Russian magnate Alexander Lebedev, who owns newspapers in Russia and Britain, went on trial Thursday in a preliminary hearing on charges of assault and hooliganism for punching a fellow tycoon on a television talk show.
Lebedev, the co-owner of Britain's The Evening Standard and The Independent newspapers, dismissed the charges as a fabrication as he attended the hearing at a court in Moscow.
Lebedev, a 53-year-old former KGB agent, punched Sergei Polonsky, an outspoken real estate tycoon, during an argument on a Russian talk show in September 2011.
"I think it is made-up from start to finish," Lebedev told reporters at the courthouse, blaming the decision to press charges on "political hatred".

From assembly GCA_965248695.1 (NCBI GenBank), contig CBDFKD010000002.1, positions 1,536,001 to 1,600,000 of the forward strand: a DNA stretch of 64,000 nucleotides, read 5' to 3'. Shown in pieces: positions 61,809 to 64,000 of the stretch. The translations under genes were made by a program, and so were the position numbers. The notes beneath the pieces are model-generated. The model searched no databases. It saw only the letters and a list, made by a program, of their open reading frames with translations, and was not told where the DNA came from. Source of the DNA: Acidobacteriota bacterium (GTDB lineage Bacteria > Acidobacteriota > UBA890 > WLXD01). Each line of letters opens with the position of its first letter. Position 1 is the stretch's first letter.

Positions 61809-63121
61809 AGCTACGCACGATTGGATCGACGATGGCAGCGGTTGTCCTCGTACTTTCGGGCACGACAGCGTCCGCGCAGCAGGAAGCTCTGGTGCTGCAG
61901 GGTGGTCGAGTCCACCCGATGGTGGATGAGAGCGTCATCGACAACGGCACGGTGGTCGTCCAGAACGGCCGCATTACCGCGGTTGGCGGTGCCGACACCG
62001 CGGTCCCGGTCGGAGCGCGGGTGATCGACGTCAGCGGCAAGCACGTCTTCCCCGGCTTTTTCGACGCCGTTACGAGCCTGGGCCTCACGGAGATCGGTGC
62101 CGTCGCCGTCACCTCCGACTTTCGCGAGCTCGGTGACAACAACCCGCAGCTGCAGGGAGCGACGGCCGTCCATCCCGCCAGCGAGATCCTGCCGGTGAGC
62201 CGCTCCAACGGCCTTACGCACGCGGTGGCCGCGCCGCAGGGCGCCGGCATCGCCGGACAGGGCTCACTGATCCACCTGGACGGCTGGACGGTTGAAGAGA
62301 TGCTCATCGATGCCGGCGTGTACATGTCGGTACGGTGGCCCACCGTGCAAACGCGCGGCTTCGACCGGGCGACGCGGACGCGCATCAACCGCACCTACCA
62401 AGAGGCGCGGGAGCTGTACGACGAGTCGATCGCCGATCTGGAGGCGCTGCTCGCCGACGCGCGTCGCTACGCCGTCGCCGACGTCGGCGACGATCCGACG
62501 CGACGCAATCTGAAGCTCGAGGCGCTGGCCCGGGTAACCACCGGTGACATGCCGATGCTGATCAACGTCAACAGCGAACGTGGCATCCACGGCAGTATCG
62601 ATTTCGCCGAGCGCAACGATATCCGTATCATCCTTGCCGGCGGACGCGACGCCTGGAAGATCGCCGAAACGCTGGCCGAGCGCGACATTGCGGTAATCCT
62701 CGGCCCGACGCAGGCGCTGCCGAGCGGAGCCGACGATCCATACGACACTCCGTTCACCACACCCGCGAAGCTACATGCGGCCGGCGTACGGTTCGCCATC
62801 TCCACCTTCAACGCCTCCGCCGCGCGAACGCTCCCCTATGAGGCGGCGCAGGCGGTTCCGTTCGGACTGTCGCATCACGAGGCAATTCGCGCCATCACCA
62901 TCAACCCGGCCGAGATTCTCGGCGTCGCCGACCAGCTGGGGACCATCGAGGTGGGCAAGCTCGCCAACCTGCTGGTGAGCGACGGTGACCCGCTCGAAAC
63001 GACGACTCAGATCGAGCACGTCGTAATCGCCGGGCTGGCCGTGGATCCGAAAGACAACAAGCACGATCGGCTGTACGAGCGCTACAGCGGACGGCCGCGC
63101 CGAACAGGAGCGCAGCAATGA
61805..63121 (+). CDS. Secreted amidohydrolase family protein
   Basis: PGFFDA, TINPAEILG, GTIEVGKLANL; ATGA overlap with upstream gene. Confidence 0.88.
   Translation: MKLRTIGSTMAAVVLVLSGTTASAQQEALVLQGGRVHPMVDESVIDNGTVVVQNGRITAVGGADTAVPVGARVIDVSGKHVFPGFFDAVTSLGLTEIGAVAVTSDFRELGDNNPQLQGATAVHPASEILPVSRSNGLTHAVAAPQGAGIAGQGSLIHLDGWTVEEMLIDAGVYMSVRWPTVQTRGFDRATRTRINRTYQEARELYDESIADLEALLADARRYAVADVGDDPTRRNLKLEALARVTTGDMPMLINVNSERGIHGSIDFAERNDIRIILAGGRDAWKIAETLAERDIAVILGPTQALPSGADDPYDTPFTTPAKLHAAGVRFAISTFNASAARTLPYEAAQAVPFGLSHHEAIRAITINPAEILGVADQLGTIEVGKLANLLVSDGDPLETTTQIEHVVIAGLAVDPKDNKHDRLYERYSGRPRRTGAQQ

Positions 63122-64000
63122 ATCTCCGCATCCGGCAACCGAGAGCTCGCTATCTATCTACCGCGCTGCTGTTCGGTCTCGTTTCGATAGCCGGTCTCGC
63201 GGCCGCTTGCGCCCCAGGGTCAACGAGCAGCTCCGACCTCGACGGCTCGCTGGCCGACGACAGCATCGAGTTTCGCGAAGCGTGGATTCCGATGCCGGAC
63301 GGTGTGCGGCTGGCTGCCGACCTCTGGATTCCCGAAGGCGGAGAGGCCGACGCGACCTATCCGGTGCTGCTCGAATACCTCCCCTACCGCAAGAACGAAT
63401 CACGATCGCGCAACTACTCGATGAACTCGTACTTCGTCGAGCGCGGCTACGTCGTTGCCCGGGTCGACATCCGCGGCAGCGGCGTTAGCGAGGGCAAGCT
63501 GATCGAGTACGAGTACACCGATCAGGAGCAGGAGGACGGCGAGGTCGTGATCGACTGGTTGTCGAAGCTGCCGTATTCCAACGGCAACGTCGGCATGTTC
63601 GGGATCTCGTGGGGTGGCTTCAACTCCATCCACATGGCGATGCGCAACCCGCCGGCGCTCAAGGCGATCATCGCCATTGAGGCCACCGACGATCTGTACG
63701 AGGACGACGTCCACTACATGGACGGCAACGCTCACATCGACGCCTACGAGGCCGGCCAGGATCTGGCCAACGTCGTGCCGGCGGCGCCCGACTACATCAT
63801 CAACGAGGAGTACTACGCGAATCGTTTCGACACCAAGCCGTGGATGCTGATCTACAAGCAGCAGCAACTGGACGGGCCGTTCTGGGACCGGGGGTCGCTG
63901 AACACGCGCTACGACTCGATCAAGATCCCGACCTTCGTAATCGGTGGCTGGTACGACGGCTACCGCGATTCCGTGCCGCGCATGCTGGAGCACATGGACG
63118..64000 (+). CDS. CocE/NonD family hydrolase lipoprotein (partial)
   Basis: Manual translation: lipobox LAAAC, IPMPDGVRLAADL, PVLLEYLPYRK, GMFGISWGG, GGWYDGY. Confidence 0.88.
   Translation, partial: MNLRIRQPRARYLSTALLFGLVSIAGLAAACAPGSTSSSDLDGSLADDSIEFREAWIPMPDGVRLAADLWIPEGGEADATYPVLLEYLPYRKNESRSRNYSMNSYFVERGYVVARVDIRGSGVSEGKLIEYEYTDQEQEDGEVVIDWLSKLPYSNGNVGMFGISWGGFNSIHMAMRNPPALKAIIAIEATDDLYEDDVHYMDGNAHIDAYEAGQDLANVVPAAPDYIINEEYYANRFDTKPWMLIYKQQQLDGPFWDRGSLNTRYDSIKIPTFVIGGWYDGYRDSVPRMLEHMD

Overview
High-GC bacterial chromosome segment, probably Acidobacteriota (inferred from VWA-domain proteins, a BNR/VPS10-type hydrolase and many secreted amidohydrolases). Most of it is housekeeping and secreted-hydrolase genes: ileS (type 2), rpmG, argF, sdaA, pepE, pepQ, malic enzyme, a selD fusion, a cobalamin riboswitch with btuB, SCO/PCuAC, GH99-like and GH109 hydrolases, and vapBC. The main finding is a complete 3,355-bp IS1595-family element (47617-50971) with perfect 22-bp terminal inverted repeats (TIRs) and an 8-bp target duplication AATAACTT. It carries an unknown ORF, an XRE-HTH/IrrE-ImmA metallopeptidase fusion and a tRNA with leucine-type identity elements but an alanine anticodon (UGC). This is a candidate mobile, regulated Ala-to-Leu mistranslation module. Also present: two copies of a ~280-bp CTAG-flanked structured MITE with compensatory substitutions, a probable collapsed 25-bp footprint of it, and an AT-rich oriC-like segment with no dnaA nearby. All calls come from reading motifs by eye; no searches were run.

In a bizarre twist to the trial, the aggrieved party Polonsky was not present for the hearing as he has been detained in Cambodia since December 31 on suspicion of inflicting violence on a group of local boatmen.
Lebedev, who co-owns Russia's vehemently anti-Kremlin Novaya Gazeta newspaper along with the last Soviet leader Mikhail Gorbachev, has turned increasingly critical of the Russian authorities in the last years.
The bank he owns has been raided by the Russian authorities in a separate probe while the aviation authorities also ordered his airline Red Wings to halt operations after a crash.
In the trial he faces charges of hooliganism, which carries a maximum five-year jail term, and assault, which carries a penalty of up to two years.
While television pictures clearly show Lebedev punching Polonsky on the chat show, his legal team is expected to argue the actions did not amount to criminal assault.